The young star AB Aurigae floats in a part of space dubbed a "stellar nursery", meaning a region of intensive star formation.
Building on preliminary observations from the Atacama Large Millimeter/submillimeter Array (ALMA) that spotted two spiral arms of gas close to AB Aurigae, for the past year the ESO team probed deeper using the VLT's Spectro-Polarimetric High-contrast Exoplanet REsearch (SPHERE) instrument, which uses extreme adaptive optics to look at exoplanets and similar phenomena.
The new study was published online today (May 20) in the journal Astronomy & Astrophysics.
If that is the case, it could be the first direct evidence of a planet coming into existence.
It's believed planets are born when discs of cold gas and dust clump together, creating a "swirling motion".
The European Southern Observatory's Very Large Telescope (VLT) in Chile has captured an image of a planet being born around the young star AB Aurigae, which lies 520 light-years from Earth in the constellation Auriga (The Charioteer).
"We need to observe very young systems to really capture the moment when planets form", he said.
Wide-field view of the region of the sky where AB Aurigae is located.
Wide-field view of the region of the sky where AB Aurigae is located. Image ESO Digitised Sky Survey 2. Acknowledgement Davide De Martin
It's also believed to be responsible for the shape of spiral galaxies and interactions between Saturn's moons and rings, but in this case it's important because it indicates a crucial sign in planet formation.
In 2019, the team activated the SPHERE instrument on the telescope located in Chile, allowing them to see the fainter light from small dust grans and emissions coming from the inner disc. The research team, made up of astronomers from France, Taiwan, the USA and Belgium, said the images are the deepest observations of the AB Aurigae system made to date.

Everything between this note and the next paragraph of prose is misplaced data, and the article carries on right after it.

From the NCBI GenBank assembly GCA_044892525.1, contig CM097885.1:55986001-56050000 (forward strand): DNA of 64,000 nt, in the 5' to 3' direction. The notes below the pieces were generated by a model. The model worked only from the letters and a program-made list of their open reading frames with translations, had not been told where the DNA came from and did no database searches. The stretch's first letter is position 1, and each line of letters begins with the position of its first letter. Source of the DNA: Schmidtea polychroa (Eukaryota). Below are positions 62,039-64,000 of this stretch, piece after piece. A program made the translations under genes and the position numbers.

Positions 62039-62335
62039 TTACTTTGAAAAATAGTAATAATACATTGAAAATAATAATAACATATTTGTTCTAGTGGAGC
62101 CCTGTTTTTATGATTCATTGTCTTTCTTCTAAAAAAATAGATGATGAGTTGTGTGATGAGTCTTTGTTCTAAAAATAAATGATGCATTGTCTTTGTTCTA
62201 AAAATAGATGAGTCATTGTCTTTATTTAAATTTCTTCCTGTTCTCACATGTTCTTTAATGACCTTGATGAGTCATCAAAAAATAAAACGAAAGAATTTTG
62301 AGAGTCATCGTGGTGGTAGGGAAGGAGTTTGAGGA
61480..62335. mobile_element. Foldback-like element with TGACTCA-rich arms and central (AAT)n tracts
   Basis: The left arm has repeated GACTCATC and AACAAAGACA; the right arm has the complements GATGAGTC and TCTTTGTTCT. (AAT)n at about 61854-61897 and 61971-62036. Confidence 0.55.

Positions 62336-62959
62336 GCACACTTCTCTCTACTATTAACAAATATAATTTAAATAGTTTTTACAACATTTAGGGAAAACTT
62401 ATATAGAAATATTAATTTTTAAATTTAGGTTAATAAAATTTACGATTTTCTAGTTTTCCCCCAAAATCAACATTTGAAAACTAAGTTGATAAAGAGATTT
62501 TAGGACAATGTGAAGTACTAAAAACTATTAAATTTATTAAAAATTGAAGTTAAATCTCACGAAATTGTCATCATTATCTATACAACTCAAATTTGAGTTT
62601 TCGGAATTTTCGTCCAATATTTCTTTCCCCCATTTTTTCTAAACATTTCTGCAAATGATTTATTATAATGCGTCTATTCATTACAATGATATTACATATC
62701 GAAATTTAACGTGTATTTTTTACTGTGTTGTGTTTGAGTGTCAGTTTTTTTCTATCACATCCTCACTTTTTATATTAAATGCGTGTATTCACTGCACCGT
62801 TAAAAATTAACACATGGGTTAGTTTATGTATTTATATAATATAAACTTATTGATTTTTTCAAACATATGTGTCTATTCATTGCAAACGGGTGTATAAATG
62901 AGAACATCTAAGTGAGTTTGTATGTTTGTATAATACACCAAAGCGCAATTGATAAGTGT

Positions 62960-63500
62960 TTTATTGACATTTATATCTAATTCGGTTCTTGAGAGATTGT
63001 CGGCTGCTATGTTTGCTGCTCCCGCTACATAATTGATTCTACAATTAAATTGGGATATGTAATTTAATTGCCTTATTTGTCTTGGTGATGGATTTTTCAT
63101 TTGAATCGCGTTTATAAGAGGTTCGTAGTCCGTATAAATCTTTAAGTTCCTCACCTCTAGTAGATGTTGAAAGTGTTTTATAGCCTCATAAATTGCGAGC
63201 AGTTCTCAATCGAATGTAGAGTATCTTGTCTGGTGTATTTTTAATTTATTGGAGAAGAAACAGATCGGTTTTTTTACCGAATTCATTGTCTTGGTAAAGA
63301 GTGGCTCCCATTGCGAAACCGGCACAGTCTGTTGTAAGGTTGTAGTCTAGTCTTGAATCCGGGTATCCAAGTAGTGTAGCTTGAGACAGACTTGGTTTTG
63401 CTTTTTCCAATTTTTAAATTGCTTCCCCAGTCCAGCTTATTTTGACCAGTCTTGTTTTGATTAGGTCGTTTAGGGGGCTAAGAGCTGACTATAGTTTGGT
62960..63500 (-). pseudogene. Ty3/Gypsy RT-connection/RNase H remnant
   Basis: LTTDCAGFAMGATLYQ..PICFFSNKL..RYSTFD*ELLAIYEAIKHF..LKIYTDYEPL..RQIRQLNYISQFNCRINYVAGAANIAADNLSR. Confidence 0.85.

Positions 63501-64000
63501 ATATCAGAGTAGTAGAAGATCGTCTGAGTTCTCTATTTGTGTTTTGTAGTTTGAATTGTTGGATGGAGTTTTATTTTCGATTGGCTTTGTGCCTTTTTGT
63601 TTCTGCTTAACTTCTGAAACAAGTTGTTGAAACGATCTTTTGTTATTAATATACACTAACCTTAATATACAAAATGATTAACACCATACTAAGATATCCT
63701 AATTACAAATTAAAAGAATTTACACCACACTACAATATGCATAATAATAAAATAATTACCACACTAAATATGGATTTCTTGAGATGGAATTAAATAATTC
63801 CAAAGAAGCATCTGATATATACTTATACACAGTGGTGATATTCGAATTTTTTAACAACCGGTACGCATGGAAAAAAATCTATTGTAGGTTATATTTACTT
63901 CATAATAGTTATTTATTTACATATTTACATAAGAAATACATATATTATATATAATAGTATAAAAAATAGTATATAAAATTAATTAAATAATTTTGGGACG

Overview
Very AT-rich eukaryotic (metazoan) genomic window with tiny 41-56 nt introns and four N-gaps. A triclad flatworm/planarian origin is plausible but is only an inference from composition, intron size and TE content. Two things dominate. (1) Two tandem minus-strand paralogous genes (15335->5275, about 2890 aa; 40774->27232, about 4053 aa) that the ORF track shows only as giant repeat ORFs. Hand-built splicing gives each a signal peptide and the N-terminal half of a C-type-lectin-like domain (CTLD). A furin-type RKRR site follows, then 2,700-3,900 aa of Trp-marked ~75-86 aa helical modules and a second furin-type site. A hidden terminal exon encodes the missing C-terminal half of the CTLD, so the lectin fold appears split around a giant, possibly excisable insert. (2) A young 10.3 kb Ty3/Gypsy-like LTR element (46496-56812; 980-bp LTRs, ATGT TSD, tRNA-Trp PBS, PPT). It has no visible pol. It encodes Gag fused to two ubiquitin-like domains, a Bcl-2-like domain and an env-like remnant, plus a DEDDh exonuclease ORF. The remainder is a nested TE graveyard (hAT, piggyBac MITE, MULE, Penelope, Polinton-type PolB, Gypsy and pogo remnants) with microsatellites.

Until now astronomers had been unable to take clear images of young discs to see these twists. Astronomers spotted a prominent spiral structure with a "twist" within the dust.
"They allow gas and dust from the disc to accrete on to the forming planet and make it grow".
"The twist is expected from some theoretical models of planet formation", study co-author Anne Dutrey, of the Astrophysics Laboratory of Bordeaux in France, said in a statement.
'It corresponds to the connection of two spirals-one winding inwards of the planet's orbit, the other expanding outwards-which join at the planet location.
New Zealanders are leading the charge with Rocket Lab, as Nasa prepares to return to the Moon.
"Thousands of exoplanets have been identified so far, but little is known about how they form", Anthony Boccaletti, an astronomer at the Observatoire de Paris in France and the lead author of a new study detailing the discovery, said in a statement.